Facilitator: Prof Robin Crewe, South African Council for Natural Scientific Professions
Presenter: Dr Gerda Botha, South African Council for Natural Scientific Professions
Presenter: Dr Pradish Rampersadh, South African Council for Natural Scientific Professions
South African Council of Natural Scientific Professions (SACNASP) is a statutory council responsible for the registration of professional scientists in different fields of practices. The purpose of the discussion is for SACNASP to engage with key stakeholders to ensure that its future activities serve the dual function of providing for the interests of its scientists in maintaining their credibility and standing in their professions. It is also important to expand on the role that SACNASP and its voluntary associations (VA) can play in developing the national systems of innovation (NSI) strategy. SACNASP has been engaging with VAs to outline the expectations of the Council in terms of professional registration. It is therefore crucial to explore the interactions of the VAs with both the Council and other external bodies such as South African Qualifications Authority (SAQA), Council On Higher Education (CHE) and the National Research Foundation (NRF). The engagement of SACNASP and the VAs in the public consultations on the proposed 2017 Science, Technology and Innovation (STI) White paper should also be explored to define the role of professional scientists within the NSI and to determine the role they play in the implementation of the goals proposed. The key deliverable of this platform is to provide an ideal opportunity to highlight the role that a professional registering body can play in the interests of its scientists and in the broader context of its contribution to the society.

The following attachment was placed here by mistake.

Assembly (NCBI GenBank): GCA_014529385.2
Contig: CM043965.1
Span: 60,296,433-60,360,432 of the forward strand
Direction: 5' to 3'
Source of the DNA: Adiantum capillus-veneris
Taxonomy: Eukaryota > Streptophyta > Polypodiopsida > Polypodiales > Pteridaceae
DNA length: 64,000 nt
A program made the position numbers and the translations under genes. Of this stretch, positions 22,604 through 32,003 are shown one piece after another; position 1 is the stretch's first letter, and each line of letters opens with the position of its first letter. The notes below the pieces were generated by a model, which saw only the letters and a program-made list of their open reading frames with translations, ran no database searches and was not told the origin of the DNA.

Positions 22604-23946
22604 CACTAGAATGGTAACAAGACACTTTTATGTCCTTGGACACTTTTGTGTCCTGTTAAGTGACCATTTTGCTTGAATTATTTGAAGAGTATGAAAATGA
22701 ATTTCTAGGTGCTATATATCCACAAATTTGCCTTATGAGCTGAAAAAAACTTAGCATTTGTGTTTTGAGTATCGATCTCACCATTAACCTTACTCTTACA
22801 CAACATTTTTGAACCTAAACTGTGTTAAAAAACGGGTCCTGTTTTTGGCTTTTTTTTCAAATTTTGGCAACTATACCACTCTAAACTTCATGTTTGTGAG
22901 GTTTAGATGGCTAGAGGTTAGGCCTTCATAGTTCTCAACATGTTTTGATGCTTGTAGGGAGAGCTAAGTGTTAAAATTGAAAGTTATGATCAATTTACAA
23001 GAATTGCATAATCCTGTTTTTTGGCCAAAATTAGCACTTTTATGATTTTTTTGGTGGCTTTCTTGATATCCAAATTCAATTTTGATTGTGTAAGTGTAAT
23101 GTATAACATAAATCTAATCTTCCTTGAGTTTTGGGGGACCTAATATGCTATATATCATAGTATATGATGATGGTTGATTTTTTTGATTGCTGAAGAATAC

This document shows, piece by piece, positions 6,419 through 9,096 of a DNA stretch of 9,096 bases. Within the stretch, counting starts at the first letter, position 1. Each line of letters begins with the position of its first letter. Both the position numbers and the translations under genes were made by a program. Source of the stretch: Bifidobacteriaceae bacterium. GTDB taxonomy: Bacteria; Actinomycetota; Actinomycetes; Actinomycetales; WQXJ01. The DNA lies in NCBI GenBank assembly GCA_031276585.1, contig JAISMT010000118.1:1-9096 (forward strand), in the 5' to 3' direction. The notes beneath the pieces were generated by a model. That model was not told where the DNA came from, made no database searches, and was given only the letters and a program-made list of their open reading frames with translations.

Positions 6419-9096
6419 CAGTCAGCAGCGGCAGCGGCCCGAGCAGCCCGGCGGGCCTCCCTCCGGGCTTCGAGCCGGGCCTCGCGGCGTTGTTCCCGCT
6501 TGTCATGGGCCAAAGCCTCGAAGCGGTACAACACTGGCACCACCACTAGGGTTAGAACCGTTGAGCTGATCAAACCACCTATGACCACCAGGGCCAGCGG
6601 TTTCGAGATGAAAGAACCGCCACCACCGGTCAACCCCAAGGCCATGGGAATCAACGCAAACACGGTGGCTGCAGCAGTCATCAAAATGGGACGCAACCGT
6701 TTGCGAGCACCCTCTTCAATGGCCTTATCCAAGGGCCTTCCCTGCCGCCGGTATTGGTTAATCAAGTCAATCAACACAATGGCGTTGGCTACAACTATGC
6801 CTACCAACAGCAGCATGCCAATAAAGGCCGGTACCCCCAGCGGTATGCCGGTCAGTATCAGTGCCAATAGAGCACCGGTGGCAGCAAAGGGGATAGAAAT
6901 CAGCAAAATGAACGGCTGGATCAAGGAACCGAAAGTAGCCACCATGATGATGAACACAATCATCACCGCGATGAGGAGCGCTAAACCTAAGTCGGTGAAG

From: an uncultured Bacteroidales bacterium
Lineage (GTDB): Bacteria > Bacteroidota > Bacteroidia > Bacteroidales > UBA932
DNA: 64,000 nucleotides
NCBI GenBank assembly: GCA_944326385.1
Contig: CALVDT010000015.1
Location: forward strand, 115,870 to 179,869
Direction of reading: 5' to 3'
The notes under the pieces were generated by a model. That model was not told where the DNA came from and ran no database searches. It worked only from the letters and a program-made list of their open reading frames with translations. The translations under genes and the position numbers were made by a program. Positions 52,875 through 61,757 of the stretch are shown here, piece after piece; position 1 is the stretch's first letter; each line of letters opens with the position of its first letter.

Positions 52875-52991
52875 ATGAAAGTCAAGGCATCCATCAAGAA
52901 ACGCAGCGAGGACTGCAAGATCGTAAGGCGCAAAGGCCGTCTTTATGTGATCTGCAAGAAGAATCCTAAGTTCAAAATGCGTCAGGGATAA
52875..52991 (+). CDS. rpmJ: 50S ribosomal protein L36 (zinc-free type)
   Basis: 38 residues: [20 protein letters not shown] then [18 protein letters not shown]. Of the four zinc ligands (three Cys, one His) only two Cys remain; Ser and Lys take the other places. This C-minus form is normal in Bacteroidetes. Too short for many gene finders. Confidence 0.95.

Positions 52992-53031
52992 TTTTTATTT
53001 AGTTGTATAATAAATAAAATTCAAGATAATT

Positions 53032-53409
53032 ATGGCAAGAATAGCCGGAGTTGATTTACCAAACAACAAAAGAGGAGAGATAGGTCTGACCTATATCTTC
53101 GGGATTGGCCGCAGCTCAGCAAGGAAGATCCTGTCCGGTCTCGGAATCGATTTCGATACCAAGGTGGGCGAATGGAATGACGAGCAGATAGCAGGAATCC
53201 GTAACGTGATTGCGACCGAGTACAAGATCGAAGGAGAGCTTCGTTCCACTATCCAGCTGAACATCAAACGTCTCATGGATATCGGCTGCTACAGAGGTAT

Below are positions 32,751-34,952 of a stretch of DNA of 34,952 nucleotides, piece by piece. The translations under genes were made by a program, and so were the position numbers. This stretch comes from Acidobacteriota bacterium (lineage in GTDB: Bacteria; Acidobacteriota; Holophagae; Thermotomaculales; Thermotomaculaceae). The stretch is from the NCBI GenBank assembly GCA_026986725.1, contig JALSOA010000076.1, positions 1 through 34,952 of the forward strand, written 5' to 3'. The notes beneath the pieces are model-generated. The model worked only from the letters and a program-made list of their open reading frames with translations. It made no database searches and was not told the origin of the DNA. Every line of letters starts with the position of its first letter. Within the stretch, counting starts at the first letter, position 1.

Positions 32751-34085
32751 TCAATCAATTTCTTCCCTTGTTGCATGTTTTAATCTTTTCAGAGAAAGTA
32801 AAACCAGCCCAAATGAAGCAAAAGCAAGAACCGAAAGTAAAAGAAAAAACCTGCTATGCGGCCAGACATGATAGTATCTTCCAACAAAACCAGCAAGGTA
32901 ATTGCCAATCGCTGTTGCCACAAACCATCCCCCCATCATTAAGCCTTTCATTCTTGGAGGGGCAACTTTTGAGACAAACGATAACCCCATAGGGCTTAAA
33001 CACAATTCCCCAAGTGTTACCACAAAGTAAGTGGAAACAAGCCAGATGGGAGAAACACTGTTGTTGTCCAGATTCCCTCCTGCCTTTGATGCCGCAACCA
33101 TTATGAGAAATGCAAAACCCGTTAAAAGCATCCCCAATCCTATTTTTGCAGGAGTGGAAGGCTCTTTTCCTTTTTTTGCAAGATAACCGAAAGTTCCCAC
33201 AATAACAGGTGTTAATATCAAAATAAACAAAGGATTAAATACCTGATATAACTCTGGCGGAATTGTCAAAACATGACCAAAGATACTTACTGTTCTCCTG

Professor Robin Crewe, InterAcademy Partnership (IAP)
Prof. Robin Crewe is a Senior Research Fellow in the Centre for the Advancement of Scholarship and a member of the Social Insects Research Group in the Department of Zoology and Entomology at the University of Pretoria. He has worked for many years on chemical communication and social organization in a variety of social insects. His current research is on honey bee social organization and population dynamics with a view to ensuring that this biological resource can be used sustainably into the future for the supply of bee products and to provide pollination services. He is a member of the Academy of Science of South Africa, a fellow of the African Academy of Science, and a fellow of the World Academy of Science. He received the Gold Medal of the Academy of Science of South Africa in 2013. He is a past president of the Academy of Science of South Africa and of the Network of African Science Academies (NASAC) and currently serves on the councils of NASAC and the World Academy of Science (TWAS). He is co-chairing the IAP study “Harnessing Science, Engineering and Medicine to address Africa’s challenges”.